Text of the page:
Growth of infants consuming whey-predominant term infant formulas with a protein content of 1.8 g/100 kcal: a multicenter pooled analysis of individual participant data1,2

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Abstract

Background:

High protein intake during infancy may contribute to obesity later in life in infants who are not exclusively breastfed. Lowering the protein content of infant formula so it is closer to that of mature breast milk may reduce long-term risk of overweight or obesity in formula-fed infants.

Objective:

We assessed the effects of whey-predominant formulas with a protein content of 1.8 g/100 kcal (lower than that in most current formulas and closer to breast milk) on infant growth by comparing against WHO growth standards and breastfed infants.

Design:

A multicenter pooled analysis was conducted with the use of individual participant data (n = 1882) from 11 randomized controlled trials of healthy term infants. Mixed-effects models that used ANCOVA were generated to estimate weight-for-age z score (WAZ), as well as length-for-age, BMI-for-age, and head circumference-forage z scores at age 4 mo in infants fed a lower-protein infant formula (LPF) or a lower-protein infant formula with additional active ingredients (probiotics, prebiotics, or both) (LPFA) and breastfed infants. Estimates, including 95% CIs, were compared with a ±0.5 SD of WHO growth standards, a benchmark for clinically significant differences.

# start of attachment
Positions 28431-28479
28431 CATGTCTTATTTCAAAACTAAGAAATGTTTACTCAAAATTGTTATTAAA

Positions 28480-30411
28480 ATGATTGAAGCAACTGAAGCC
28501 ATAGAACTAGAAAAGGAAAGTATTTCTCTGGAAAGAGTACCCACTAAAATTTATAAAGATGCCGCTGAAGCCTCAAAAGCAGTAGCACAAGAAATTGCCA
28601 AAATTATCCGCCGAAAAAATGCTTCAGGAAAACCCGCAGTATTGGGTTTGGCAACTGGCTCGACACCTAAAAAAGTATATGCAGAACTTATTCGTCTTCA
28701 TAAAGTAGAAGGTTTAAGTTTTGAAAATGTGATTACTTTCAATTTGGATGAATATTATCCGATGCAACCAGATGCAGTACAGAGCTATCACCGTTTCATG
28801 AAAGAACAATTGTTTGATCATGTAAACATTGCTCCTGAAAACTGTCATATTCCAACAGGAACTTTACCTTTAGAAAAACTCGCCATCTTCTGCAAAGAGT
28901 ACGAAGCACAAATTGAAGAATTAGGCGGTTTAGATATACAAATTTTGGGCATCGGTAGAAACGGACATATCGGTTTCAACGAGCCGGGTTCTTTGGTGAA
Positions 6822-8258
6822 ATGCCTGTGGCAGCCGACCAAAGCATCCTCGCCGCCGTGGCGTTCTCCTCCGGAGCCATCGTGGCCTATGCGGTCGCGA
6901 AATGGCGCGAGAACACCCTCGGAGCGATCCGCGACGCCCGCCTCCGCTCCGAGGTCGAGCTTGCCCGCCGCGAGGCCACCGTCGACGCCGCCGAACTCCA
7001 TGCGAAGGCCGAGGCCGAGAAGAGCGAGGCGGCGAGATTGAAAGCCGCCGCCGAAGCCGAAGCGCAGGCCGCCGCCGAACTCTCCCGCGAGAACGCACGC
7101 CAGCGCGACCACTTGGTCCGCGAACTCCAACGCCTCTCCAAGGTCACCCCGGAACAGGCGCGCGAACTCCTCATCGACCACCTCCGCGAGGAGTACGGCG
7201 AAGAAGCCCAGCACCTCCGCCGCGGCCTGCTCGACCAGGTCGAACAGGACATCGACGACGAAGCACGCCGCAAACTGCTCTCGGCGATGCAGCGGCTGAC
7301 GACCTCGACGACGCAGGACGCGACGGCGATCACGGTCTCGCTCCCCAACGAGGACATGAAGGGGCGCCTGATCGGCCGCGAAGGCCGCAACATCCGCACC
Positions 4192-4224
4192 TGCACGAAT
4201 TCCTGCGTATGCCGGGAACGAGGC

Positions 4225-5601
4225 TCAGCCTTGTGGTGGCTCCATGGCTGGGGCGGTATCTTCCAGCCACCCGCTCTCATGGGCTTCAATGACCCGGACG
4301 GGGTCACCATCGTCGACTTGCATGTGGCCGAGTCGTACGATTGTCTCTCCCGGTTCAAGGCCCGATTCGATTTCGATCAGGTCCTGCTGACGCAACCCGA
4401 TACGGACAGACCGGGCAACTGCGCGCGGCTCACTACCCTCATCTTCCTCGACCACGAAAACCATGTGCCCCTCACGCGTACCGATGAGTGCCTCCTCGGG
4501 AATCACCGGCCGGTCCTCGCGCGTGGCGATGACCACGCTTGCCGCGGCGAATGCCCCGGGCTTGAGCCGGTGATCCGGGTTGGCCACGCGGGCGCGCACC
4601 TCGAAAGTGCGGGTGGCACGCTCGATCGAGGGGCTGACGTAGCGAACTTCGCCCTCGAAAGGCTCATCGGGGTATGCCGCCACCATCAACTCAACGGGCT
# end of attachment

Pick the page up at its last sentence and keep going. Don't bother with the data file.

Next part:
Results:

The 95% CIs for pooled estimates of WAZ were within ±0.5 SD of WHO growth standards for the LPF [0.07 (-0.16, 0.29)] and LPFA [0.22 (0.01, 0.43)] groups. WAZ was higher in the LPF (P < 0.001) and LPFA (P = 0.003) groups than in the breastfed infants, likely because breastfed infants had a relatively low WAZ [-0.23 (-0.51, 0.05)] compared with WHO growth standards. The 95% CIs for all other z scores in the LPF and LPFA groups were within ±0.5 SD of WHO growth standards, except for head circumference, for which the upper limit of the 95% CI slightly exceeded 0.5 SD. No difference was observed in any z scores between the LPF and LPFA groups.

Conclusion:

Whey-predominant infant formula with a lower protein content that more closely resembles that of breast milk supports healthy growth comparable to the WHO growth standards and close to breastfed infants.

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